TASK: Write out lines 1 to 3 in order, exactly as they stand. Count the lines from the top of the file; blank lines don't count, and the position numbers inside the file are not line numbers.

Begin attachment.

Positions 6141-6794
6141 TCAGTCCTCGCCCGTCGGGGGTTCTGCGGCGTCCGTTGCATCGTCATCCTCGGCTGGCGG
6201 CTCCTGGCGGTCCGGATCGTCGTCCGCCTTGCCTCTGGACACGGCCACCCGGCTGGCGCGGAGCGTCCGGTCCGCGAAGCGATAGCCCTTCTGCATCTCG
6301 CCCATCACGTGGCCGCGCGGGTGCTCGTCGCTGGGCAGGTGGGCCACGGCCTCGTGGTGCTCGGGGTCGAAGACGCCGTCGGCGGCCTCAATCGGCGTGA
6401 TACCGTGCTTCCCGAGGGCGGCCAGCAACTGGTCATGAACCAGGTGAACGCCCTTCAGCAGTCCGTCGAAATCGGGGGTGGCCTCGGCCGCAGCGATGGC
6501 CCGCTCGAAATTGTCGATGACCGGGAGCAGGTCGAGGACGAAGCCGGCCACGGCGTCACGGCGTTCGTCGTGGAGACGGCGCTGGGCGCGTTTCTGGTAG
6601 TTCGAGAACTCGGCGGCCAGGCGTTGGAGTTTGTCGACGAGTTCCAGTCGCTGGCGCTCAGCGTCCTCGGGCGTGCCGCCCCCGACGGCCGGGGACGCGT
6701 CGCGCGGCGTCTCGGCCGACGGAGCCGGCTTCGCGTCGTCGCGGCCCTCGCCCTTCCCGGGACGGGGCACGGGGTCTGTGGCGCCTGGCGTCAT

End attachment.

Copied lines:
Positions 6141-6794
6141 TCAGTCCTCGCCCGTCGGGGGTTCTGCGGCGTCCGTTGCATCGTCATCCTCGGCTGGCGG
6201 CTCCTGGCGGTCCGGATCGTCGTCCGCCTTGCCTCTGGACACGGCCACCCGGCTGGCGCGGAGCGTCCGGTCCGCGAAGCGATAGCCCTTCTGCATCTCG